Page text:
I had made the big beginner’s mistake. I wanted the universal loveliness of another faith tradition, without struggling and jostling with the very particulars of that faith. I forgot that every great spiritual tradition emerges from communities of prayer thousands of years old (we think the Buddha sat under the Bodhi tree six centuries before Christ), with ancient and—to outsiders’ eyes—weird beliefs, myths, deities, saints, festivals, customs, folkways and music.
Eventually I took myself out behind the Temple for a talking to. Look, I said to myself, you came here to pray with these people, to know their tradition first-hand, to experience what brings them insight, knowledge and deep compassion. Yes, they believe different things (that’s why you came here!). Yes, this doesn’t look or feel anything like home. Most everything you preach or write is to help Christians re-interpret the troubling or difficult or just plain weird scriptures and doctrines of our tradition, yet you come here and expect some kind of perfect and universal faith that ruffles not a single feather in the plumage of your petty little soul. Now get in there and pray with your sisters and brothers.
Half the fun of travel is displacement. But you’re right, unless we go with fresh eyes we will see there what we always see here.
Pussy cat, pussy cat, where have you been?
I’ve been to London to look at the Queen.
Pussy cat, pussy cat, what did you do there?
I frightened a little mouse, under the chair.
Pam Anderson says
It’s good to experience other faiths–to feel uncomfortable, be the outsider. It helps us see the differences–but mostly the similarities–in all faiths, it brings richness to our own practice, and it makes us empathize with the newbies who come to us. Thanks for bringing back your experience to us.
Caroline Oakes says
What a refreshing and honest perspective, David. On the heels of Cynthia Bourgeault’s Wisdom Way of Knowing, your initial reactions, shift and realignment really hit home.
I find Christian mystics who shape my faith — Eckhart, Merton, de Mello, Chittister, Rohr and Bourgeault — always include Anderson these days.
Kay Anderson says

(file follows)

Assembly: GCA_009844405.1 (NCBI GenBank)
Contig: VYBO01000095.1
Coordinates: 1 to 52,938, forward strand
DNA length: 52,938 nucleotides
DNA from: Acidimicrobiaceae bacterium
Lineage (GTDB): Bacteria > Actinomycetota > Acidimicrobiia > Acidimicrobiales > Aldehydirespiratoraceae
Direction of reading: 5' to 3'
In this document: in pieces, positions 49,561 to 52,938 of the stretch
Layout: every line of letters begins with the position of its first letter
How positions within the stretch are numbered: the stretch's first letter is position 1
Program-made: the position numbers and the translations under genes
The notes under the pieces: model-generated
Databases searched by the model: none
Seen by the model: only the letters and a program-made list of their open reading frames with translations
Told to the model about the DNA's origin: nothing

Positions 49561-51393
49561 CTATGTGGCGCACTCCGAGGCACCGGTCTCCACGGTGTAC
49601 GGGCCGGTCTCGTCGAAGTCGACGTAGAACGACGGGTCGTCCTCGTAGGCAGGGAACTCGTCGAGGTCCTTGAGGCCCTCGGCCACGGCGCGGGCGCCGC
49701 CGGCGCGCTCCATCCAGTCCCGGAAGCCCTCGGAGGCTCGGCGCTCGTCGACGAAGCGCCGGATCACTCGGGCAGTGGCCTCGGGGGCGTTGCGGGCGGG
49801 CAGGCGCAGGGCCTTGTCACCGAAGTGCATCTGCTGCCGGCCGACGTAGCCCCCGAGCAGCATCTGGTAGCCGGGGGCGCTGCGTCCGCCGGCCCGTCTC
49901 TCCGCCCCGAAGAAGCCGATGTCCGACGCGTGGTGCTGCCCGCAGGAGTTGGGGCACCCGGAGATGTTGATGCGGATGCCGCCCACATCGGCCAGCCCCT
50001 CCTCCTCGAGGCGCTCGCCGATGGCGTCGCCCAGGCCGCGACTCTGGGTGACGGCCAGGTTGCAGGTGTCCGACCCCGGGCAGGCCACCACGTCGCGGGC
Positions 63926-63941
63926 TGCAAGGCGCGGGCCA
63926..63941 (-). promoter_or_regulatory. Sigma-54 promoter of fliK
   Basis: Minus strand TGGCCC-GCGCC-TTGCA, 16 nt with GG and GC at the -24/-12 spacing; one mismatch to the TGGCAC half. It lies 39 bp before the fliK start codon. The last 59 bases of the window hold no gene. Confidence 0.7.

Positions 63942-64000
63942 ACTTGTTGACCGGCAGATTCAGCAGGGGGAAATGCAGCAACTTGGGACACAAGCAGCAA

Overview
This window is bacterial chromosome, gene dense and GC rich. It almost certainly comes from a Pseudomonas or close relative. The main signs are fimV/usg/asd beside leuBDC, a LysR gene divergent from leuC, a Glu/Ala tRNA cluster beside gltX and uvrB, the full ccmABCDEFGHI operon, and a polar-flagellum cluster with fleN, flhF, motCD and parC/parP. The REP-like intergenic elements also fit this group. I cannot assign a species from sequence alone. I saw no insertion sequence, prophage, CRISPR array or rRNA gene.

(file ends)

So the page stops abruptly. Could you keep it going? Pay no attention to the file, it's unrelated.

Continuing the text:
David, read this just now and really was inspiring. So great to see humility in a Christian because so many are so SURE. So glad to hear of your perspective. Funny, because as much as I love to read the Tao te Ching on my Evanston porch, I’m sure I’d feel just as out of place there. But getting out of our comfort zones is what growth is all about.
Thanks for the reminder!
Marilyn Topar says
Many years ago Rob Kroll sat in my office one day and said to me, “there is something to glean from every one of the world’s great religions – that’s why I study the teachings of all of them through writings and art.” – I have never forgotten his words – thanks David for sharing yours.
Robin Hunt says
“Into Great Silence,” a film about monastic life at Grande Chartreuse, was the final session that I took in as part of Advent Quiet Evenings at Saint John’s Church in the Wilderness, Denver. During the silent supper earlier in the evening, Sub-Dean Robert Hendrickson, previously at Christ Episcopal Church, New Haven, read the following lines from “The Journey of the Magi,” which often have come to my mind, more or less consciously, over the years.
“We returned to our places, these Kingdoms,
But no longer at ease here, in the old dispensation,
With an alien people clutching their gods.”
So much for any expectation of an unperturbed perfect and universal faith.
(Your Buddha blog was posted the day after I returned from a journey to South Carolina for my stepson’s MFA show at Clemson.)